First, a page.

News and Tribune

December 21, 2013

Bears on Parade gives toys to students at Maple Elementary


JEFFERSONVILLE — The elves made sure the setup was perfect while the kids were rounded up in their classrooms. Katrina Pierce made a couple of last-minute calls, including to Mrs. Claus, to make sure everything was ready.

When the first group of them came in, their faces lit up as they saw all the toys Santa and his wife brought for all of them at Maple Elementary.

The school’s 12th annual Bears on Parade brought about 600 stuffed animals for all of the students on Friday. Pierce, the physical education teacher who heads up the giveaway every year, said the donations of new and gently used toys haven’t stopped coming in from community members and companies.

“The donations continue to just come in,” Pierce said. “I don’t have to push for them as much as I used to. Some people who know about it from before come by and say they’ve got a truckload for me.”

In 12 years of giving toys to students, Pierce said children at Maple have received more than 14,000 stuffed animals.

As students lined up in the gym, they took a small stuffed animal of their choosing, got a candy cane from Mrs. Claus, then chose a number from Santa to find out which animal they’d take home.

Maple Elementary’s student population has one of the highest free and reduced lunch rates in the district at more than 80 percent. Lauretta Starks, principal, said if it weren’t for Bears on Parade, some of them might not get anything at all for Christmas.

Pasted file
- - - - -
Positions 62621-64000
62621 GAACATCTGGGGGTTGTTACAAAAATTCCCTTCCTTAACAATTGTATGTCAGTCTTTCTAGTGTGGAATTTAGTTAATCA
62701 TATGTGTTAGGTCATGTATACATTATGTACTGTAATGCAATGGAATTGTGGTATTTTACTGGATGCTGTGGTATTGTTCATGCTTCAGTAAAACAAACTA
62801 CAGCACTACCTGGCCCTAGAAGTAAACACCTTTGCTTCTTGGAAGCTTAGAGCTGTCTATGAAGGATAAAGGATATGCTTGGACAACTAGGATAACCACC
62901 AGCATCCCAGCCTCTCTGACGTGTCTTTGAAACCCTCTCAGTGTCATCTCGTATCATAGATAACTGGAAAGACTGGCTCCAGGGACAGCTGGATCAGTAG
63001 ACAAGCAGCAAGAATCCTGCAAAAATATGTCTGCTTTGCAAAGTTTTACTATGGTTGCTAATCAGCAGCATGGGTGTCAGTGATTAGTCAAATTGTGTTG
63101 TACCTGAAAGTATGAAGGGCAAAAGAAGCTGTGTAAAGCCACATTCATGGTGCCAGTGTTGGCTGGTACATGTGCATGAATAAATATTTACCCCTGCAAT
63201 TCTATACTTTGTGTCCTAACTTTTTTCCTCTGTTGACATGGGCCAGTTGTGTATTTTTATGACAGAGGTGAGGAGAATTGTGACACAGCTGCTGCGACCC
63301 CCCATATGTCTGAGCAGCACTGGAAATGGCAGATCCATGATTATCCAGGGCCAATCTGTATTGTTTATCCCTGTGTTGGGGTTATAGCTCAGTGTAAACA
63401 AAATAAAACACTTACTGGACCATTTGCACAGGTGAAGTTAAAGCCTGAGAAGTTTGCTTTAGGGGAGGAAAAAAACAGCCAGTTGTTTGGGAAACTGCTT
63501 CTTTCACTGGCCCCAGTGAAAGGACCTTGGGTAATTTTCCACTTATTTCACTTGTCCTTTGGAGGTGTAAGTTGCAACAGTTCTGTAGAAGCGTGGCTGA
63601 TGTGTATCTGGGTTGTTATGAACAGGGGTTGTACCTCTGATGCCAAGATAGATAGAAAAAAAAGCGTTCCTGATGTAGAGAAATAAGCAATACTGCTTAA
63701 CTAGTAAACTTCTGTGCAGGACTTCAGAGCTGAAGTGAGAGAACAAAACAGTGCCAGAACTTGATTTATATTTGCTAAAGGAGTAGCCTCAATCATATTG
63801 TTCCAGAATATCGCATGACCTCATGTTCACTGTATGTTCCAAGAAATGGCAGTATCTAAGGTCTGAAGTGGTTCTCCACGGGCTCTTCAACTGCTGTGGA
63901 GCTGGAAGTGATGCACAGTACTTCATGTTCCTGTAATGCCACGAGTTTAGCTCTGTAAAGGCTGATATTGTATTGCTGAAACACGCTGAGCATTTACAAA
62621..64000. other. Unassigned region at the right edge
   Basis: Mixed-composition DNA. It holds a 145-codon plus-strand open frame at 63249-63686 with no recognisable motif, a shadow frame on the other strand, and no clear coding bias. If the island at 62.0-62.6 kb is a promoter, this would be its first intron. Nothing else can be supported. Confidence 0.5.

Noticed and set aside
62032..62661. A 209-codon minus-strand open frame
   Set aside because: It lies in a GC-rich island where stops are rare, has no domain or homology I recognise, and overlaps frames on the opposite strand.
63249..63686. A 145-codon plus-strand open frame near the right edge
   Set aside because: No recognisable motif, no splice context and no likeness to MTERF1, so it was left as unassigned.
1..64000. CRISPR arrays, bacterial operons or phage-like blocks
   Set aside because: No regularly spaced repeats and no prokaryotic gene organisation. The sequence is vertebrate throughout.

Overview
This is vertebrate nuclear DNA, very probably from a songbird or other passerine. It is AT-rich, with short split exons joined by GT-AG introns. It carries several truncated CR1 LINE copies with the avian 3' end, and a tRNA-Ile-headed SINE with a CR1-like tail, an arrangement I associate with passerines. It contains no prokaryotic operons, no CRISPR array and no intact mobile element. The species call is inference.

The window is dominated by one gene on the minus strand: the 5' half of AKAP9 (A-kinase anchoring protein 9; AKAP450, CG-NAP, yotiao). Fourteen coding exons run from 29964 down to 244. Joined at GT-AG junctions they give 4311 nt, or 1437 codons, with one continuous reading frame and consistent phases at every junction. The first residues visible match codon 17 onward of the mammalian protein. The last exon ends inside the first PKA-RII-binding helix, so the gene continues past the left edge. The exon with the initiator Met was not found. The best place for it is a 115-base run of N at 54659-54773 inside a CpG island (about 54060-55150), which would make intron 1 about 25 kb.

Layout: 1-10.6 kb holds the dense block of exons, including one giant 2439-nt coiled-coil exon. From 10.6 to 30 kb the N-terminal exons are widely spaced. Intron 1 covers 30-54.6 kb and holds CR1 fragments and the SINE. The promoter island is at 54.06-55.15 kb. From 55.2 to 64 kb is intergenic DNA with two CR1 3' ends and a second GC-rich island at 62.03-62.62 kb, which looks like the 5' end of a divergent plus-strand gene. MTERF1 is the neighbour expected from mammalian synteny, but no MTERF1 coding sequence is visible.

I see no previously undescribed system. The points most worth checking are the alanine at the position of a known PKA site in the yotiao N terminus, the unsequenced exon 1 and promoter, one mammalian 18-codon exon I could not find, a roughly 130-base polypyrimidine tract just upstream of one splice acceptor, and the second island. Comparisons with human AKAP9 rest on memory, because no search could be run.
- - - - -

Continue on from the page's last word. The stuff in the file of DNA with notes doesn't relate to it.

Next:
“I’ll never forget one year a child told me it might be the only toy they’d get for Christmas that year,” Starks said. “I had no idea. It really just gives me joy to see them smiling and hugging their stuffed animals.”

Pierce said for the last two years, Steel Dynamics in Jeffersonville has helped with setup and collection of stuffed animals. The company also brought in two teams of workers to help with setup and distribution of toys.

Wes Drury, a production supervisor with the company, said they raised about $1,200 as a company to help buy animals for the students.

“Doing this from last year, it’s just about seeing the kids come in and know they’ll have something for Christmas,” Drury said. “It makes me feel good and I know the guys here want to contribute. We know how much we like getting presents, so we know how important it is to these kids.”

But he said the employees he works with regularly are happy to come in and do what they can for the school and its children.

“You don’t have to force these guys to do anything,” Drury said. “They want to come in and give back.”

Pierce said as a final sendoff before winter break for students, Bears on Parade has become something they all look forward to, whether they’ve experienced it already or not.

“We just want to make sure every child feels special at Christmas,” Pierce said. “They’re pushed so hard to do well with tests and everything else that we want to make sure everybody gets something for the holidays, regardless of the economic situation at home.”